The third edition of Cyber Signals was released spotlighting security trends and insights gathered from Microsoft’s 43 trillion daily security signals and 8,500 security experts. In this edition, we share new insights on wider risks that converging IT, Internet of Things (IoT), and operational technology (OT) systems pose to critical infrastructure. Cyber Signals presents new data on these risks with practical recommendations for enterprises.
OT is a combination of hardware and software across programmable systems or devices that interact with the physical environment (or manage devices that interact with the physical environment). Examples of OT can include building management systems, fire control systems, and physical access control mechanisms, like doors and elevators.
With increasing connectivity across converging IT, OT, and IoT increasing, organizations and individuals need to rethink cyber risk impact and consequences. Similar to how the loss of a laptop or modern vehicle containing a homeowner’s cached Wi-Fi credentials could grant a property thief unauthorized network access, compromising a manufacturing facility’s remotely connected equipment or a smart building’s security cameras introduces new vectors for threats like malware or industrial espionage.
With more than 41 billion IoT devices across enterprise and consumer environments expected by 2025—according to International Data Corporation (IDC) research1—devices such as cameras, smart speakers, or locks and commercial appliances can become entry points for attackers.
As OT systems underpinning energy, transportation, and other infrastructures become increasingly connected to IT systems, the risk of disruption and damage grows as boundaries blur between these formerly separated worlds. Microsoft has identified unpatched, high-severity vulnerabilities in 75 percent of the most common industrial controllers in customer OT networks, illustrating how challenging it is for even well-resourced organizations to patch control systems in demanding environments sensitive to downtime.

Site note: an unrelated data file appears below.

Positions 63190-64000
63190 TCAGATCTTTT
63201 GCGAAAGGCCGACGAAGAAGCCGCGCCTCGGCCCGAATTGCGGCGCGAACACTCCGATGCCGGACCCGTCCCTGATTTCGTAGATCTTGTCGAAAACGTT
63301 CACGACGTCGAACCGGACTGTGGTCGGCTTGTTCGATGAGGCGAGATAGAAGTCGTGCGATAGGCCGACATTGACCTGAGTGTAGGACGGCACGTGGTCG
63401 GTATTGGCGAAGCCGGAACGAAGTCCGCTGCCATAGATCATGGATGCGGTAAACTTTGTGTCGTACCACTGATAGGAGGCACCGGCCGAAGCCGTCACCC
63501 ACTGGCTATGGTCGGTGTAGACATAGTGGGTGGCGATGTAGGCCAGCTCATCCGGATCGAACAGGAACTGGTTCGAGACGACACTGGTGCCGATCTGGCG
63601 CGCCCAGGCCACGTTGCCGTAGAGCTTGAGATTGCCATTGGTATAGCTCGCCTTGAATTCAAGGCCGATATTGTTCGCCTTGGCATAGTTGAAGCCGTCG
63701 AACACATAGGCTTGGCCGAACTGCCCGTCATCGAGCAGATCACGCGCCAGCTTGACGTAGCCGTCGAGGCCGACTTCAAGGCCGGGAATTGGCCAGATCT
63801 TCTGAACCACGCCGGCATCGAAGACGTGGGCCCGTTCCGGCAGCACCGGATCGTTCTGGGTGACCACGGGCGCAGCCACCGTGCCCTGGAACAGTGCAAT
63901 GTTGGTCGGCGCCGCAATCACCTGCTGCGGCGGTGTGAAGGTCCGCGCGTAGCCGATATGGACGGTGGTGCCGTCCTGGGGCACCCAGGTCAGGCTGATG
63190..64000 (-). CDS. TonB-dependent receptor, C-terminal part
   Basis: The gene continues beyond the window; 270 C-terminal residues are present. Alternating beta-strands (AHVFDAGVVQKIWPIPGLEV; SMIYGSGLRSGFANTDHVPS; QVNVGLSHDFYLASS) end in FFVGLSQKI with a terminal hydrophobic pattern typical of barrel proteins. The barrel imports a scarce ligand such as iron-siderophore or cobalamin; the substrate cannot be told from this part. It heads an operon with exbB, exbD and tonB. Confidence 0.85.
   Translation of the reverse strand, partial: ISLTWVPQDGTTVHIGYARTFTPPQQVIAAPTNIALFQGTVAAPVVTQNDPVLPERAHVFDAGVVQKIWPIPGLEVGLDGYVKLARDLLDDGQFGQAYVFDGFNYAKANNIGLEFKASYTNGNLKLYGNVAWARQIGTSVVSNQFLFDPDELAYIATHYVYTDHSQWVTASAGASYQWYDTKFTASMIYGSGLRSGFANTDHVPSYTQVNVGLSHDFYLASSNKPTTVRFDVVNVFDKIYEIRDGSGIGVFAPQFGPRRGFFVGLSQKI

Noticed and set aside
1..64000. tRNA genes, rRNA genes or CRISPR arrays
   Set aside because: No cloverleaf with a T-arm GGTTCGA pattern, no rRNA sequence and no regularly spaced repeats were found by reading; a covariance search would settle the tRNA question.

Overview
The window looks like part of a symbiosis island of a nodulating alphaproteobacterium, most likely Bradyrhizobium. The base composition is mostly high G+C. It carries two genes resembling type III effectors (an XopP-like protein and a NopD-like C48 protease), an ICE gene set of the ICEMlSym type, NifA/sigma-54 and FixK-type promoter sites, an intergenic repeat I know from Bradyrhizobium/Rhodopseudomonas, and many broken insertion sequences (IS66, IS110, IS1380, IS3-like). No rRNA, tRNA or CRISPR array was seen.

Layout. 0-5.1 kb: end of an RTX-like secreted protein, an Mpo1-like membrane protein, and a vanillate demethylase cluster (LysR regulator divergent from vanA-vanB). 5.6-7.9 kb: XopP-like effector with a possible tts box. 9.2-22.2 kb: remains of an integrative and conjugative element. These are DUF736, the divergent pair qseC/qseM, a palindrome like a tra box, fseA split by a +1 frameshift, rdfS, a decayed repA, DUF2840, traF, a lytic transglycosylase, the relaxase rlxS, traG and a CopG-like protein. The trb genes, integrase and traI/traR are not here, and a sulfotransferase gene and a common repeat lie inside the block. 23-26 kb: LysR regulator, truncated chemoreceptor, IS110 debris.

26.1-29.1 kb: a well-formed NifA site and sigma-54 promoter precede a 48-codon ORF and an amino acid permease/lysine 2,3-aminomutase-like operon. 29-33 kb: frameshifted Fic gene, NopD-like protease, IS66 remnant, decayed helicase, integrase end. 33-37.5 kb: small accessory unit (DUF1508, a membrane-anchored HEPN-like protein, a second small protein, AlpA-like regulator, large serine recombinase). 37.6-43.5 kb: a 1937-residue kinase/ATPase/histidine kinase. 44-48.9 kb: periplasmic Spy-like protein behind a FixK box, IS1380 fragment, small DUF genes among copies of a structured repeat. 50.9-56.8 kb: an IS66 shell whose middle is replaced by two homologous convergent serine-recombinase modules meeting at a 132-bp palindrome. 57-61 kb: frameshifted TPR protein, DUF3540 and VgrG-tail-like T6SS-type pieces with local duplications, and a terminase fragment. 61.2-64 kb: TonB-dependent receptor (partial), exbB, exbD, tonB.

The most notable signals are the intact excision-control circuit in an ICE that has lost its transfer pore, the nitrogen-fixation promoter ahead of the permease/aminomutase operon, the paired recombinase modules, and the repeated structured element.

For businesses and infrastructure operators across industries, the defensive imperatives are gaining total visibility over connected systems and weighing evolving risks and dependencies. Unlike the IT landscape of common operating systems, business applications, and platforms, OT and IoT landscapes are more fragmented, featuring proprietary protocols and devices that may not have cybersecurity standards. Other realities affecting things like patching and vulnerability management are also factors.
While connected OT and IoT-enabled devices offer significant value to organizations looking to modernize workspaces, become more data-driven, and ease demands on staff through shifts like remote management and automation in critical infrastructure networks, if not properly secured, they increase the risk of unauthorized access to operational assets and networks.
David Atch, Microsoft Threat Intelligence, Head IoT and OT Security Research, highlights in this edition’s profile that to address IT and OT threats to critical infrastructure, organizations must have full visibility into the number of IT, OT, and IoT devices in their enterprise, where or how they converge, and the vital data, resources, and utilities accessible across these devices. Without this, organizations face both mass information disclosure (such as leaked production data of a factory) and the potential elevation of privilege for command and control of cyber-physical systems (such as stopping a factory production line). He shares additional insights in the Cyber Signals digital briefing where we take a deeper dive into wider risks that converging IT, IoT, and OT systems pose.
Securing IoT solutions with a Zero Trust security model starts with non-IoT specific requirements—specifically ensuring you have implemented the basics to securing identities and their devices and limiting their access. These requirements include explicitly verifying users, having visibility into the devices on the network, and real-time risk detections.